Or at least, that's how they refer to black people. They call them "black folks." White people they call, "white people." What makes one group of them "folks" and the other group "people" has never been completely clear to me. You'd have to ask one of these ersatz Wicker Park Trotskyites.

Then, of course, it's back to graduate school. Let's say — Northwestern's school of business. They'll study non-profit management. Kellogg! A Kellogg grad, neat beard shaven just so, free to pick his pet issue — immigration is a favorite. Immigrant rights, mixed up as it is with labor and Cesar Chavez and all those marches and the swirl of multiculturalism — always a plus — yeah, why not, immigration. A Kellogg grad, school of business — non-profit management. On daddy's stationary he writes grants and starts his organization, a man of the people, no corporate drone but part of the revolution! And he sets up his payscale and hires the next generation of bourgeois revolutionaries at unfair subsistence levels, but they revel in it, these revolutionaries in suede Pumas, pounding the pavement for "the People," who are somewhere, out there, where they've never been and can never really go. Oh, but how good they feel about themselves!

And with these as the foot soldiers of the left, these eternally out-of-touch revolutionaries in suede Pumas, who unwittingly look down their nose at the very people they purport to help — people who work for a living to make money, and who want more money, and who like owning nice things and the thought of sending their kids to college and occasionally spending a night out at a club. With these as the foot soldiers of the left, we wonder why we're shrinking? Our revolutionaries would never dare flash their in-born privilege by dressing it, or driving it, or drinking it or even eating it.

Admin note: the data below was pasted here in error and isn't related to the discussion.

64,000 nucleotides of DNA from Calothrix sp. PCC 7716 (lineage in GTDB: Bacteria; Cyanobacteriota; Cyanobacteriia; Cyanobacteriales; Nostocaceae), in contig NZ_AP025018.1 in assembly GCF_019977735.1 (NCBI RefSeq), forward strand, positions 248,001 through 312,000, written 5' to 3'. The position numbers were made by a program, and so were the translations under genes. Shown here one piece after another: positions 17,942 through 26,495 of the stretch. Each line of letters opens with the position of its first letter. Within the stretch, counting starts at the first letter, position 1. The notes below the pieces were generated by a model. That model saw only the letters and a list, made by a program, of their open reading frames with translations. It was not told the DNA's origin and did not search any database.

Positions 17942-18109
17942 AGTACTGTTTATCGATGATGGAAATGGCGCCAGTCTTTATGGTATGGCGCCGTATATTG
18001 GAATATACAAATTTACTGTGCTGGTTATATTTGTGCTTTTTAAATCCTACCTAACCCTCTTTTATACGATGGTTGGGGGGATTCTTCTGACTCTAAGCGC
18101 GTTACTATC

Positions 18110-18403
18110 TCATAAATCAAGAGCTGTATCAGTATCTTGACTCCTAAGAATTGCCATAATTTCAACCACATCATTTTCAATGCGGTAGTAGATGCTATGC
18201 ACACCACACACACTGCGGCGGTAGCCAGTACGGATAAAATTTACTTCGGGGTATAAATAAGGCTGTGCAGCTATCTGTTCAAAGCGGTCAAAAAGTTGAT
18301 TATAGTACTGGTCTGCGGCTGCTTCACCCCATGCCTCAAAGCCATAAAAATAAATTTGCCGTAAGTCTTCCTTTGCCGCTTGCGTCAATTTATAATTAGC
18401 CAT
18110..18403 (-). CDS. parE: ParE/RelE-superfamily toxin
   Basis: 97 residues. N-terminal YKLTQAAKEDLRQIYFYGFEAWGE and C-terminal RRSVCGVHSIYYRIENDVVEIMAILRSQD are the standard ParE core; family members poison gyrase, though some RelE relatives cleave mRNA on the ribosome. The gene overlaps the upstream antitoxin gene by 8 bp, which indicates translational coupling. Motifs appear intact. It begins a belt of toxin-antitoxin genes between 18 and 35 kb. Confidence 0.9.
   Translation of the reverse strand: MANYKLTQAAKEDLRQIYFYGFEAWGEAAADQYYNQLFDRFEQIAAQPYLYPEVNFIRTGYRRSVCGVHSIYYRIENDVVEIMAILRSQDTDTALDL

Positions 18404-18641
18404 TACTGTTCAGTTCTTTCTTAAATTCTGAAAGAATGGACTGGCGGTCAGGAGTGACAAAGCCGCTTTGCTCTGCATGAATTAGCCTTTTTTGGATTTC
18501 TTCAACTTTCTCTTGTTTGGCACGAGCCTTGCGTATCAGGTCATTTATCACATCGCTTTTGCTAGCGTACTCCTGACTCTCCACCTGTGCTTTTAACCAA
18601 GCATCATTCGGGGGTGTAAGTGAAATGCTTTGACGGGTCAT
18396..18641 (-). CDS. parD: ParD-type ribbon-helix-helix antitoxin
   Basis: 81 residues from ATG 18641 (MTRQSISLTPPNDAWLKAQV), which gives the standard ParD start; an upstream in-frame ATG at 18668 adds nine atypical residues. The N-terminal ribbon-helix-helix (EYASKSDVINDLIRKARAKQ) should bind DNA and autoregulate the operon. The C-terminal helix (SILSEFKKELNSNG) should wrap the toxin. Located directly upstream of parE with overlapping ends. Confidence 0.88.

But they're out there, pounding the street for change, for the causes of the left. As the "revolution," if ever there was such a thing, moved forward it didn't get corporatized but institutionalized. The fire in the belly of working people fed up with their lot was seized upon by the kids of the upper middle-class, who did the only thing natural to them — figured out a way to control it so they could live comfortably, while maintaining the sense of moral certainty their insecurities demand. Fire in the belly turned into 501(c)(3)s, or (4)s, or whatever part of the IRS code justifies their fat Executive Director salaries, as they siphon jobs away from the public sector in the name of glorifying their own Liberalness.

Our revolutionaries in suede Pumas, patting themselves on the back while we drown.

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About the Author(s)

Richard F. Carnahan is a true South Side Sox fan who's played a bit part in Chicago politics more than once over the years. Contact him at .